Readers Question I am confused by the statement that is written in my O level text book (Economics Author: Dan Moynihan; Brian Titley). It says that if the current account is in surplus the financial account will be in deficit. Is this true?
Yes, it is true
- Firstly, the current account on balance of payments measures trade in goods, services, investment incomes and current transfers
- The financial account measures capital flows / short term and long term. For example, long-term investment in building a factory or financial flows such as buying bonds or depositing money in bank accounts.
Current Account = (Financial + Capital Account)
Note: The (Financial + Capital Account) used to be just called the capital account.
Why does the Current Account and Financial account balance?
Basically, if we import goods and services, we need an inflow of capital (financial flows) to be able to pay for them.
If you take a simplistic model.
Suppose, we import £1m of clothes from China. We need to buy £1m of Chinese Yuan. To get this foreign currency, we need an inflow of foreign currency in the financial account.
For example, if the Chinese deposited £1m of Chinese Yuan in British Banks, the foreign currency comes into the UK, and this is how we can afford the goods. This bank deposit would be counted as a short-term capital flow and included in financial account as a credit item. This balances the debit on our trade in goods.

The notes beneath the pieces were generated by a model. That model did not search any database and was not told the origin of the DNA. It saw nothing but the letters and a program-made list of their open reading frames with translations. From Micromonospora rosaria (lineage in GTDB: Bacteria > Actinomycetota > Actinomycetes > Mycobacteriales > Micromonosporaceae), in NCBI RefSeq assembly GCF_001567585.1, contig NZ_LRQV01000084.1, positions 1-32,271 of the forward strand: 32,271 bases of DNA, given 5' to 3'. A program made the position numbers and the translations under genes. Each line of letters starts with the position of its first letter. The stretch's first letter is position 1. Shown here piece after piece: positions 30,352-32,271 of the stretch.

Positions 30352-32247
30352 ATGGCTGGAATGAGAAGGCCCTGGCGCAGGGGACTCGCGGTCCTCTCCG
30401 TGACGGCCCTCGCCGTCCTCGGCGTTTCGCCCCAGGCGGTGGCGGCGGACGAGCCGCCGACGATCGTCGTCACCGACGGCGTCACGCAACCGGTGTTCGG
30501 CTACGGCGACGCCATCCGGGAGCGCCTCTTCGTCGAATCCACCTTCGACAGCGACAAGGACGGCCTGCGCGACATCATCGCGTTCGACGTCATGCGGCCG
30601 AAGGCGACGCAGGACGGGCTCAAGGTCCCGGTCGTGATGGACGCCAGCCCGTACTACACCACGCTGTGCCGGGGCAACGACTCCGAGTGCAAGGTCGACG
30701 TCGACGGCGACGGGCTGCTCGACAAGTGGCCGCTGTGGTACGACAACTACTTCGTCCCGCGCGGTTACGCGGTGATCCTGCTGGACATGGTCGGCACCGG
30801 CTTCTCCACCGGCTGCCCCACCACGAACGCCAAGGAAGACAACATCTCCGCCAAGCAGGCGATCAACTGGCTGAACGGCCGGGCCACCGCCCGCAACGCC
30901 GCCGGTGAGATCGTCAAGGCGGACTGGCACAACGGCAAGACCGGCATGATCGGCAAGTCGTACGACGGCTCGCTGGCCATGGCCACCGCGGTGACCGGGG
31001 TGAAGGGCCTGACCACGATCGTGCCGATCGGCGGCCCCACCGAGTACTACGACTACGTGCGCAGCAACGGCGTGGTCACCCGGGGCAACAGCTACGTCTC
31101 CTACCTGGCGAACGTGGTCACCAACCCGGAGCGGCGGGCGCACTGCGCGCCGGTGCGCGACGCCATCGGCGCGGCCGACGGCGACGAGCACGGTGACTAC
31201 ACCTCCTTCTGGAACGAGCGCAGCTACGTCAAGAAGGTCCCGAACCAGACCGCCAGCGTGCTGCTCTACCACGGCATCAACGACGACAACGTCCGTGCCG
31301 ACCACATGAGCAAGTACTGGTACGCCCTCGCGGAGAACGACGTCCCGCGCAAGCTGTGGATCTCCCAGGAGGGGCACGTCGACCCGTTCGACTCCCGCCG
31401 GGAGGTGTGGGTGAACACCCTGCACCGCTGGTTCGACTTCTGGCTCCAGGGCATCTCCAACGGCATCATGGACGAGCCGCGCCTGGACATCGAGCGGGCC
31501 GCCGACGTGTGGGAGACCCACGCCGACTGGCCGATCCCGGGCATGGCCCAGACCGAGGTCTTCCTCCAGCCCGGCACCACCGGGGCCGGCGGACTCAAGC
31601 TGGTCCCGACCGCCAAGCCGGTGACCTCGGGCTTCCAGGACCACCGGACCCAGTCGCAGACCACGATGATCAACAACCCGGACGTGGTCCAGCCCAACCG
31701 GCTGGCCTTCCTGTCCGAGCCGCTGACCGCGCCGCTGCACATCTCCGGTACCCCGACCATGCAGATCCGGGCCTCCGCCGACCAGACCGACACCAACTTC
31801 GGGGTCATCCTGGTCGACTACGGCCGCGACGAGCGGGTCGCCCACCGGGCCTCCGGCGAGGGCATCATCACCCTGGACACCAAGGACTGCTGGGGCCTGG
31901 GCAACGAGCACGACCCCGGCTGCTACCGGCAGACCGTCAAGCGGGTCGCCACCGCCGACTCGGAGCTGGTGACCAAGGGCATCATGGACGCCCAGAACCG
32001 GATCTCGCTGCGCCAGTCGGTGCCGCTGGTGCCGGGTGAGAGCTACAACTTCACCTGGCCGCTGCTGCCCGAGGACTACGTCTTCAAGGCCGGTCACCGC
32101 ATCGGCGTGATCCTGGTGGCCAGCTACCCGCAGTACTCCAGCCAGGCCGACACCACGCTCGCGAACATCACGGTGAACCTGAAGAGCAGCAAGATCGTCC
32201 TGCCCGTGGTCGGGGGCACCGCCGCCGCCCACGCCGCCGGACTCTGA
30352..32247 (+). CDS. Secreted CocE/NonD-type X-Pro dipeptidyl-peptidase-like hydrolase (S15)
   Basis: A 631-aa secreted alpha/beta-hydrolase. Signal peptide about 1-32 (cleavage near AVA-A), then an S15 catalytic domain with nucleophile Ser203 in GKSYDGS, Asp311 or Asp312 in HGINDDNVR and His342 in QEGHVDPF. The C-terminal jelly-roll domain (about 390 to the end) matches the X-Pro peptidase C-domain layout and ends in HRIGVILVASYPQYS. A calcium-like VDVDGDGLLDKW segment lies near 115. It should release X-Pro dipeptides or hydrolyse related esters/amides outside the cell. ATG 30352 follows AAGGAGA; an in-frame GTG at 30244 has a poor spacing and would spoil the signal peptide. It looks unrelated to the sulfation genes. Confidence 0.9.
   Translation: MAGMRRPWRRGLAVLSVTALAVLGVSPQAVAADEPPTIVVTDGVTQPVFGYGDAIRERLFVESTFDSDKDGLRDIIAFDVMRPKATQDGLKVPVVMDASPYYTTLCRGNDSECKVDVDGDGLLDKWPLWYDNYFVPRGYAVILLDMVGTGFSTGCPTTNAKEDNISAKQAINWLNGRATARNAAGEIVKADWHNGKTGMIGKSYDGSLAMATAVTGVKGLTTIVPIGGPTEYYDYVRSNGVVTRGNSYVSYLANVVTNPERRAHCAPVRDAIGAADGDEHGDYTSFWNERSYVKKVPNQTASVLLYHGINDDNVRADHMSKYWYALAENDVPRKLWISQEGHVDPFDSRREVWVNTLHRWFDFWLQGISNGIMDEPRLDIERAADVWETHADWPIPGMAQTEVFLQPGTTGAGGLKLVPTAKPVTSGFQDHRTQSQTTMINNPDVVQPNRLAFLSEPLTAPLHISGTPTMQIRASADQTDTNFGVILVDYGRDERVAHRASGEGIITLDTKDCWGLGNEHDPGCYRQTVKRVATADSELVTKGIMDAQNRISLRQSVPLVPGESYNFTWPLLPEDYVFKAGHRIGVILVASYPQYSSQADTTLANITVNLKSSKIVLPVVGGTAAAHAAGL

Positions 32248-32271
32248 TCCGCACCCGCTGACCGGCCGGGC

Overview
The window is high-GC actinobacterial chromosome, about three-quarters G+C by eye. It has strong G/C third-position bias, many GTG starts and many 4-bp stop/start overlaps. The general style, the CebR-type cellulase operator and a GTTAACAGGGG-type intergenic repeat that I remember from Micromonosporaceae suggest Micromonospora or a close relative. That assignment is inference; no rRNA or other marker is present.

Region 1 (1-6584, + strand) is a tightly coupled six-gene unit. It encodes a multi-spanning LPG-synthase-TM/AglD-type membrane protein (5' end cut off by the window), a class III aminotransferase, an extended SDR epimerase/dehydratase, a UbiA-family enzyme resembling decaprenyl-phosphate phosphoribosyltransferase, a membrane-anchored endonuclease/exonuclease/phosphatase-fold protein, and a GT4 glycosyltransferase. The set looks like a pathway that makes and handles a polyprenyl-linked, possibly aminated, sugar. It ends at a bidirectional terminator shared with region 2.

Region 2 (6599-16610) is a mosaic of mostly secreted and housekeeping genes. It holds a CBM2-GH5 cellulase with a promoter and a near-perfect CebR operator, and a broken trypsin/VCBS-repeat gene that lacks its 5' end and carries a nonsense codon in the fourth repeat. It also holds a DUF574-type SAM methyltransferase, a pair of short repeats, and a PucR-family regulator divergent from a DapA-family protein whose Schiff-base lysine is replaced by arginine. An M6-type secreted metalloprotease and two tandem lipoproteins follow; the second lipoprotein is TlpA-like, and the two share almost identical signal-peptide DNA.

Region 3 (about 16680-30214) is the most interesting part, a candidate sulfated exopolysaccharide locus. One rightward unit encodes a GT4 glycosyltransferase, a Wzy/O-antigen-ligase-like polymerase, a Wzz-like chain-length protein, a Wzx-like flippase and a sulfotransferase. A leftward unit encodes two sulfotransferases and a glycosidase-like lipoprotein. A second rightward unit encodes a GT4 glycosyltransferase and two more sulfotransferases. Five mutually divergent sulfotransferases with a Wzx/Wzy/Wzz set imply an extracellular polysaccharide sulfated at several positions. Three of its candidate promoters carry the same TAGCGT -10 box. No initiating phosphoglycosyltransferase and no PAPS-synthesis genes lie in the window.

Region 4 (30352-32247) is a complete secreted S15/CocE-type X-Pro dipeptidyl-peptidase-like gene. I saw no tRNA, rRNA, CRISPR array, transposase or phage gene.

What would happen if we couldn’t attract capital flows?
Suppose the UK had a current account deficit because the UK was importing goods from China, but, China wasn’t sending capital flows to the UK. This would mean more money is flowing out of the UK than coming in.
This would mean the supply of pounds is greater than the demand and the Pound would fall in value. This would make our exports cheaper and imports more expensive. If exports are cheaper, the demand will increase. Conversely more expensive imports would reduce their quantity. Therefore depreciation would improve the current account deficit until it was in equilibrium.
Since the Credit Crunch, the UK has found it harder to attract capital flows. Because we have a current account deficit, we have seen the Pound fall in value. So a large current account deficit often causes a depreciation, especially, if the country struggles to attract a balancing item on the financial/capital account.